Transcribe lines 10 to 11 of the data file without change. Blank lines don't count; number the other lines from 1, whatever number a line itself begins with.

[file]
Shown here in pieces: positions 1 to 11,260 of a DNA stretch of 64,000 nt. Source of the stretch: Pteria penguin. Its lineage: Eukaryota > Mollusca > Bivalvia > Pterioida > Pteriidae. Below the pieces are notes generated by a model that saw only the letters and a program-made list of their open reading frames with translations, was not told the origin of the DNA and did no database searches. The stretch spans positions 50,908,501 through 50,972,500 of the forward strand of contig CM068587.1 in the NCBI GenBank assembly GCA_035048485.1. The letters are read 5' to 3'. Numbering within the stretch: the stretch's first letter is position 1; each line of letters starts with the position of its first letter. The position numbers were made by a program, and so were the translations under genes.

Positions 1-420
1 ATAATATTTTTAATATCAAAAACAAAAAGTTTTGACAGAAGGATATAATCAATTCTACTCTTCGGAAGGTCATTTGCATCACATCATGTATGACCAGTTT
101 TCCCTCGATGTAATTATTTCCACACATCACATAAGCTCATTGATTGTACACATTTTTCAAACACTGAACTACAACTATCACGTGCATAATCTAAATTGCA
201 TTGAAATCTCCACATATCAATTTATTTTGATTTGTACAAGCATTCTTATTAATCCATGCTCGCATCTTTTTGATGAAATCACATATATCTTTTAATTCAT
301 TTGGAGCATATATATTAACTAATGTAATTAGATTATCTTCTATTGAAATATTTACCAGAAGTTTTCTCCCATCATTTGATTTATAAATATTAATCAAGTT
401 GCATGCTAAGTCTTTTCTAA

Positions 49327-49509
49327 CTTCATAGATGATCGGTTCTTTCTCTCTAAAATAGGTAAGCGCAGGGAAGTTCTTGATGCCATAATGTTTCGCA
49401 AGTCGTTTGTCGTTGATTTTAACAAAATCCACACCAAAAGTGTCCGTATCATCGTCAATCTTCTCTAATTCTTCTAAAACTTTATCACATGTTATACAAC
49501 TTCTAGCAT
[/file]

49401 AGTCGTTTGTCGTTGATTTTAACAAAATCCACACCAAAAGTGTCCGTATCATCGTCAATCTTCTCTAATTCTTCTAAAACTTTATCACATGTTATACAAC
49501 TTCTAGCAT